Spotlight on... Will Rosie

Will RosieWill has two jobs, which he says are “both really cool.” He’s well known for being Southampton’s Mr. Mosaic, creating a trail of over a hundred small mosaics dotted around the city, along with several bigger, commissioned pieces. He also works as a funeral minister or celebrant.

Will fell into both careers “accidentally”.  After many years as a youth and community worker, he started landscape gardening but soon had to stop due to a back injury. As he lay on the floor wondering how to pay the bills, Will got a phone call from a youth worker asking if he could run a graffiti workshop — and quickly said yes. This was followed by several other commissions to run art and community workshops for young people, with Will learning as he went. Soon he had gained a reputation for being “all about youth enrichment.”

Will’s big mosaic breakthrough came after a community garden he had been working on gained extra funding to add mosaics to the recesses there. Putting himself forward to manage the project, Will began calling up production companies and finding out how to build mosaics and source materials. He then helped to create the mosaics as a community training project, and from that point “people just kept coming” to him and asking for mosaics.

“Just for a laugh” Will started to put up small mosaics around the city, hoping to create a permanent art trail people could follow. “Everybody in the city fell in love” with them, he says, and Will now gets frequent private commissions from people wanting their own mosaic Mister Man or Little Miss. Recent recipients have included a park keeper and councillor, and these commissions help to support the work Will does around the city for free.

As for funerals, Will started off being a celebrant as a favour for friends and family after discovering it’s something “anyone can do.” He met bereavement DJs at the crematorium to find out how it all worked, then introduced himself to directors in the city. A few years later, he’s now an established funeral celebrant. 

A big inspiration for Will’s mosaics has been Craig Bragdy who makes huge, bespoke mosaics, mainly for swimming pools.  Working in malleable clay, Bragdy etches out designs of fish, corals and sharks, then breaks the design down into small sections which are painted and fired before being shipped them to their final location and put together like a jigsaw.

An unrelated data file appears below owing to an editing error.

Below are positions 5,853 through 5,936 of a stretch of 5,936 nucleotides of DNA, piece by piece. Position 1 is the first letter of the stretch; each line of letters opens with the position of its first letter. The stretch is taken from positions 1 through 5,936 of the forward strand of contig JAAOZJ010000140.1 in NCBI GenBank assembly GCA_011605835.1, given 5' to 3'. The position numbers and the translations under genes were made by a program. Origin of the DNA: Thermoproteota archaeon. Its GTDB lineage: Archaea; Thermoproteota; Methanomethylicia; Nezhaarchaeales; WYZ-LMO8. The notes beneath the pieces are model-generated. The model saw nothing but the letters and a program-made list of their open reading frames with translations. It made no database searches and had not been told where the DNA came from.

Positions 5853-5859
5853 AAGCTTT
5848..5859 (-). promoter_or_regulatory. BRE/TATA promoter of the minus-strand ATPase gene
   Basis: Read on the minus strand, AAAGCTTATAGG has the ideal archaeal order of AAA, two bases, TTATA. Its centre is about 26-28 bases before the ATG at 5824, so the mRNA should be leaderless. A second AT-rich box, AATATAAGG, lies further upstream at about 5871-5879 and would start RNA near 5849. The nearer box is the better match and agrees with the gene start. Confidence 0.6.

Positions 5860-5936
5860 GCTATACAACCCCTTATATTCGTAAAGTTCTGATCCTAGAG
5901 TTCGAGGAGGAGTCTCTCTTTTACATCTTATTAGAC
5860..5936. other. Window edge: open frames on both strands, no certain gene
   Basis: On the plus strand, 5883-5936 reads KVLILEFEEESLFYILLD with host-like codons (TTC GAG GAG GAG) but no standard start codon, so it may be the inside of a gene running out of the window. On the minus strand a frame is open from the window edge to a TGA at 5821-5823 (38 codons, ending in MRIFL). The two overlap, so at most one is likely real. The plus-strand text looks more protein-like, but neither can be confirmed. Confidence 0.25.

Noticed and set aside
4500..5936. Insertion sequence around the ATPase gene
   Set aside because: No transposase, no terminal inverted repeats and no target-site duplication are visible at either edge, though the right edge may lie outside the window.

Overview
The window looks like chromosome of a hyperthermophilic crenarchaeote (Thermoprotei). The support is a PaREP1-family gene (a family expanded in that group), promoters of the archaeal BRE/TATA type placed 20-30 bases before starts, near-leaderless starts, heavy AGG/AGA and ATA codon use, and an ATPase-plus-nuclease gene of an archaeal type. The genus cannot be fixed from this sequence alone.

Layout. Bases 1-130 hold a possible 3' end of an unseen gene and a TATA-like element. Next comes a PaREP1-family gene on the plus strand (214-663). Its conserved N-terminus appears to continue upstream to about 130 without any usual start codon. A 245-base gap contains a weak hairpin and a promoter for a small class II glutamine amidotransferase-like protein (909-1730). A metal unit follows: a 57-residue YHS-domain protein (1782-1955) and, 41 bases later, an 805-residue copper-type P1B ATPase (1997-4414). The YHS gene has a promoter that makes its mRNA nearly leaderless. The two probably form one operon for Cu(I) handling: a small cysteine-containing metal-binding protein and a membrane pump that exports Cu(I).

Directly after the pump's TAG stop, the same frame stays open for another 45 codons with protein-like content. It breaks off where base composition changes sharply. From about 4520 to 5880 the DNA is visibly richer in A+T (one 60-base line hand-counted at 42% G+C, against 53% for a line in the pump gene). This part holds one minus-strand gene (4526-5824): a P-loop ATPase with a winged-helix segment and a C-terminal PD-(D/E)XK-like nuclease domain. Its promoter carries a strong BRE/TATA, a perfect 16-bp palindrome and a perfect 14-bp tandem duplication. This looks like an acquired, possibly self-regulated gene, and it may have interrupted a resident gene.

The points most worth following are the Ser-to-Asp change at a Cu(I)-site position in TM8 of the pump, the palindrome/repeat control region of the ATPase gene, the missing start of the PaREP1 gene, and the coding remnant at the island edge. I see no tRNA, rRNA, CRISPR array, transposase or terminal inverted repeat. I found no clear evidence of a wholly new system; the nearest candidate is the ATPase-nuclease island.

Another inspiration for Will is fellow mosaic artist Ruth Ames-White, who is currently working on a thirty square metre mosaic of the city of Wells, getting the local community, including individuals and businesses, involved in sponsoring and creating different parts. It’s something Will is really interested in translating into a similar project in Southampton.

Asked to reflect on his proudest achievements, Will singles out his large mosaic of the Mayflower, which is currently on display in the Marlands Shopping Centre. “It was,” he says, “a complex and technical piece, but it came together really well.” He’s also proud of winning the Guinness World Record for the largest coin mosaic.

Will also takes a lot of joy from the mosaics he has put up around the city. He regularly gets messages from Southampton residents telling him how much the pieces mean to them. Recently, he heard from a woman who, while recovering from an operation, used Will’s mosaics as markers for her recovery, and burst into tears when she managed to walk as far as “Mr. Hope” at the end of the bridge near her house.

Current projects — and what’s next
Will’s currently working on a “cracking project” with Southampton City Council. As part of the redevelopment of some local flats, he’ll be working with the nearby community, and teaching them how to design and make mosaics to decorate a “henge” of new seating.

Will is also keen to bring a version of mosaic creator and designer Ruth Ames-White’s ‘Wells’ project to Southampton, perhaps as part of its bid to be named City of Culture. Will would love to get as many people involved as possible and give “the city something to be proud of.” He’d like to include school children in parts of the project, and wants kids to be able to say: “I helped build that when I was in primary school.” Will is also hoping to start displaying and selling his artworks in the Old Bond Store, of which he’s recently become a member.

Get in touch
The easiest way to get in touch and see Will’s work is on his Facebook or Instagram:

If anyone would like to come and help Will put up his mosaics up around Southampton he says he’s “happy for people to come along and help install them.”

When did Will involved with CHAOS?
Will has been involved with CHAOS for several years after he “kept bumping into” CHAOS founder Matt Salvage around Southampton. He came to his first meeting at God’s House Tower a couple of years ago, and has been attending meetings whenever he can ever since.